By Cole Parkinson
Horizon School Division adapted to a high standard under short notice in 2020, and now they’re hoping for a return to a more normal school atmosphere this year.
While 2020 was not ideal for school divisions across the province, Horizon was able to quickly transition into at-home learning in the spring and then again in December after the province announced another lockdown.
Wilco Tymensen, superintendent of schools, says looking back at 2020, it will certainly not be forgotten any time soon.
“I’d have to say ‘different,’ I could go on about how challenging and all-consuming it was, but I would prefer to stay focused on the positive things and share how impressed I am with our staff and students. They have been placed in a situation none ever expected. A context that has required people to be flexible, adaptable and resilient. Staff and students have had to turn on a dime and change practices and procedures, while striving to maintain learning and ensuring student and staff safety. We truly have all been in this together, and the professionalism of our staff has been so impressive.”
While the quick closure of in-school learning in the early spring may have been a reason for concern and chaos, the division was not only able to move to a digital format, but they were able to do so without any major issues, though they did have to work out some kinks.
“Classes were cancelled with no warning or preparation on March 15. At-home learning was new for everyone and there was a steep learning curve,” continued Tymensen. “While many students continued their learning throughout the spring, initial communication informing students they would not fail their grade/class and their marks would not go down did result in some students opting to end their engagement and school-based learning.”
“This fall, staff and students were better prepared, and had a better idea of what to expect. Accountability, including higher levels of expectations regarding student workload, and evaluation has resulted in far more engagement on the part of students. Enhanced safety practices, while not ideal, allowed us to have little to no spread of COVID within our schools. While some parents opted for at-home learning at the start of the 2020-21 school year, the vast majority of students registered to attend school. The government’s decision to return to at-home learning for Grade 7-12 students for the month of December and the week after the Christmas break did not see as significant a drop in student engagement as in the spring. The vast majority of students have continued to engage and will wrap up the semester with school-based assessments while attending school.”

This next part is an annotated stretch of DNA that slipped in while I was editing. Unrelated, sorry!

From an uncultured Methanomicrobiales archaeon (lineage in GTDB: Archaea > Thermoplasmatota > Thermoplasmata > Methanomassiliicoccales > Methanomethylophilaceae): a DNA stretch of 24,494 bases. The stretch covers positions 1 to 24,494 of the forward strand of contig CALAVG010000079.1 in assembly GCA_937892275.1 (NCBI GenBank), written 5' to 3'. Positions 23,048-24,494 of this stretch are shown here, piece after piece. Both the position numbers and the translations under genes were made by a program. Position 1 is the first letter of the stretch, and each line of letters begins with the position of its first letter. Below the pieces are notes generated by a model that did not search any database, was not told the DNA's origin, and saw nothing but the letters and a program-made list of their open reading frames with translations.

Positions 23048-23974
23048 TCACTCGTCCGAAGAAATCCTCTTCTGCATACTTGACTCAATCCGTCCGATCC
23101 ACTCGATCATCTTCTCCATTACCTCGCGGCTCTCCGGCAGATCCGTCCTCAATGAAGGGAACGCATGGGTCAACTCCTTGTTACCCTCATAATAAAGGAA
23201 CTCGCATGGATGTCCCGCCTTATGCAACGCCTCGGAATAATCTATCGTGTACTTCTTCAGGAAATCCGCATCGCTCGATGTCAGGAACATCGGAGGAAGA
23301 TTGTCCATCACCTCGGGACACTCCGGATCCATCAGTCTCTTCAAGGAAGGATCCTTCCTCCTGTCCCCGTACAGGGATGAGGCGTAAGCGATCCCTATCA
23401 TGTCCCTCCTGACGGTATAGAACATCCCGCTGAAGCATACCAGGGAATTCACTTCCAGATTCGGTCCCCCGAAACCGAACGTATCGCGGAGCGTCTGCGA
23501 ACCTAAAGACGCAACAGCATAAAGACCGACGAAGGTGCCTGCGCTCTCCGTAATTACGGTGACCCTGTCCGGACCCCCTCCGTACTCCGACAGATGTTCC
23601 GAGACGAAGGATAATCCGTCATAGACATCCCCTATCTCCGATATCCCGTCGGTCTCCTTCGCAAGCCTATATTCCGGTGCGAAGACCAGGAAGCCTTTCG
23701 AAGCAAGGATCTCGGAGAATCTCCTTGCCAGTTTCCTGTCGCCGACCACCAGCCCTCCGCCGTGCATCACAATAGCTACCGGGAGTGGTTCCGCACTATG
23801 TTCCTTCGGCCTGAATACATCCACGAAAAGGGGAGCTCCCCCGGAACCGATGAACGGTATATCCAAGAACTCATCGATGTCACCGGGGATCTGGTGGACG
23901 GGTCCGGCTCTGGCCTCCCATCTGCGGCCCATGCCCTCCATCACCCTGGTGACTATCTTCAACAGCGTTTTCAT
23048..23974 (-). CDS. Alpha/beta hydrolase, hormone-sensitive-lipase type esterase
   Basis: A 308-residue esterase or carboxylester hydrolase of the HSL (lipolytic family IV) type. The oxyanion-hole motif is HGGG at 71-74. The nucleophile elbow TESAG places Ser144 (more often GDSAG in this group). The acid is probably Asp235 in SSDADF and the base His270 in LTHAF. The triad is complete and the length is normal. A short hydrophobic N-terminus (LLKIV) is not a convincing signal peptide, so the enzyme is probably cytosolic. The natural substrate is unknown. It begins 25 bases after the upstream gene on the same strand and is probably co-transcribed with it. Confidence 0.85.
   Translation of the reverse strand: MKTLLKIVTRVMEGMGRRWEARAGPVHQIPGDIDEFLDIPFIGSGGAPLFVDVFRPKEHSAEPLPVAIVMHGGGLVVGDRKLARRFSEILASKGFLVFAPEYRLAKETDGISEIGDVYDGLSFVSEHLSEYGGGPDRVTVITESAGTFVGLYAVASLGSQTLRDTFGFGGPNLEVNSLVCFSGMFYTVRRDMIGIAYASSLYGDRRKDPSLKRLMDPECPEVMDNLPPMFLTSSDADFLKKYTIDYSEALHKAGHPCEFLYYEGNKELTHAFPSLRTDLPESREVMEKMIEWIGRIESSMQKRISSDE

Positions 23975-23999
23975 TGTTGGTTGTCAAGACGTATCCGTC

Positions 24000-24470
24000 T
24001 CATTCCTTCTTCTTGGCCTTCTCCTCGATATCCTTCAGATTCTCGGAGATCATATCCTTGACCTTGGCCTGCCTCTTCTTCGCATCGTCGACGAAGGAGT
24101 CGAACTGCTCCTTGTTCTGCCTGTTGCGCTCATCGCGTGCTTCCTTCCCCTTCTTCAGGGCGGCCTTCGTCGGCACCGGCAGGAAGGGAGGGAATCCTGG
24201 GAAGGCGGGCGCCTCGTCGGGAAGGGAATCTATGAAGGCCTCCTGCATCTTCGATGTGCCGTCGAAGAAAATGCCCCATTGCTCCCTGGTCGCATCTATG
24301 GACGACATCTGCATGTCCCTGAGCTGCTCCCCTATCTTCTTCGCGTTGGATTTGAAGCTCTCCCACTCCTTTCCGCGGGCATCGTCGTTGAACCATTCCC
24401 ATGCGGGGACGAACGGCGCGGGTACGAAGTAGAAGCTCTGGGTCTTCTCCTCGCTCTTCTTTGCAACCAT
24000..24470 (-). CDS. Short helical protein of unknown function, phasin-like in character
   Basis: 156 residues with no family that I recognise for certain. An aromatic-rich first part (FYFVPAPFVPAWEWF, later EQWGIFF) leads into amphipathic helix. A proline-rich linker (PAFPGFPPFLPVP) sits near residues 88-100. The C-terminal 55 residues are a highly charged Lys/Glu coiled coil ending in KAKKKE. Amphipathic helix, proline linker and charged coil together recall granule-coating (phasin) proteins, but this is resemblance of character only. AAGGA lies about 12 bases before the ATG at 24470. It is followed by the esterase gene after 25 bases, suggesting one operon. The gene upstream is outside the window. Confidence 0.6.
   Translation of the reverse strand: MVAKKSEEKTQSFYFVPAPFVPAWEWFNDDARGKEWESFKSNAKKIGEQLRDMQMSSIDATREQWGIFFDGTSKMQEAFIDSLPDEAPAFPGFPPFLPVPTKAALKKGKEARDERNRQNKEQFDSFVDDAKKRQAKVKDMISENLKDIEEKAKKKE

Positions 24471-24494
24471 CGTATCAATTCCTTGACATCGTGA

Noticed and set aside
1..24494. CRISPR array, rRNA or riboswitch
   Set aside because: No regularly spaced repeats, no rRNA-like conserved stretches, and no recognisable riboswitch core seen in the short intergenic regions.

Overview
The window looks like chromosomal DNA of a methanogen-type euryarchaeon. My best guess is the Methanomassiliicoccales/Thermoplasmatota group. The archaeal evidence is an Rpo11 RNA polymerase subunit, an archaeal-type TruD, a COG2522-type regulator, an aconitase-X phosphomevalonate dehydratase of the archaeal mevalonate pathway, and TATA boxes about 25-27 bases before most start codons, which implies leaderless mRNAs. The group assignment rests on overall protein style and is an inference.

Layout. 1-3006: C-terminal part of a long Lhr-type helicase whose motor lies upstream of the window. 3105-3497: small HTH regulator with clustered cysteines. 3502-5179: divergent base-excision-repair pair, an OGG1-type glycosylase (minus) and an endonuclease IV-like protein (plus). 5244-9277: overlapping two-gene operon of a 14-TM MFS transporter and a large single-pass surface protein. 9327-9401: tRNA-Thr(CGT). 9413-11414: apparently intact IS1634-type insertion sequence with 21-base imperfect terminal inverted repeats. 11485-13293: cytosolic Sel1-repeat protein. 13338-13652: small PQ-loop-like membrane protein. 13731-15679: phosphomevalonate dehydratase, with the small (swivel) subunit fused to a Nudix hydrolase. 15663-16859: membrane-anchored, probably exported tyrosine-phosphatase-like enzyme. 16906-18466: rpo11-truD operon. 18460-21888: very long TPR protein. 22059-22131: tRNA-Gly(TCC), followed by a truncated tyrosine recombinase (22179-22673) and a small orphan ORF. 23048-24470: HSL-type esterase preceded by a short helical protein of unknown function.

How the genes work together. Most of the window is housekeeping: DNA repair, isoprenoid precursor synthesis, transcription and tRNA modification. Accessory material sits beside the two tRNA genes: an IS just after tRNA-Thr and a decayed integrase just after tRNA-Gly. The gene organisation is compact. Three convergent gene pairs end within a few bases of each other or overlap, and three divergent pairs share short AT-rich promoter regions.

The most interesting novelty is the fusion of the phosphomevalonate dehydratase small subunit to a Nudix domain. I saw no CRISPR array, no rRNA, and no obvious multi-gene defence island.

A major reason for the relatively easy transition to at-home learning falls on Horizon teachers, says Tymensen.
While it was a very different learning experience for both teachers and students last school year, the division was more than happy with how everyone adapted to an unusual circumstance.
“Our teachers have been amazing. They have reinvented how they teach and altered plans and lessons so they can be taught in either a virtual or at-home context. They have spent countless hours reaching out to individual students to support them and ensure success. I think we also need to acknowledge parents. I can confidently say they were not expecting to have to spend this kind of time at home with their children nor take on the work of supporting their children’s learning at home. We know having their children at home has placed enormous stress on parents, especially in households where there are no at-home parents. We will continue to focus on our students and will get through this together,” said Tymensen.
The re-start of the school year saw students back in an at-home learning situation for the first week before returning to school. With the return of students, Horizon is anticipating a similar last six months of the year in terms of COVID-19 safety within facilities.
“While 2020 is behind us, we remain in the midst of a pandemic. Vaccinations for the general population will probably not be broadly distributed until the start of the 2021-2022 school year. As such, I assume the first six months of 2021 will be very similar to September through December of 2020. If COVID rates remain low, schools and classes will remain open and students will continue to attend school. Community restrictions may be reduced, but school-based safety protocols will remain in place. Individuals who test positive for COVID and their close contacts will continue to be quarantined.
“We will continue to be flexible and adaptable and our staff remain doing everything necessary to ensure our students are successful,” added Tymensen.
And with the New Year underway, Tymensen is hopeful we see a more normal return to life.
“I think it’s the same as everyone else. Not having to wear a mask every day and being able to socialize with friends and family.”
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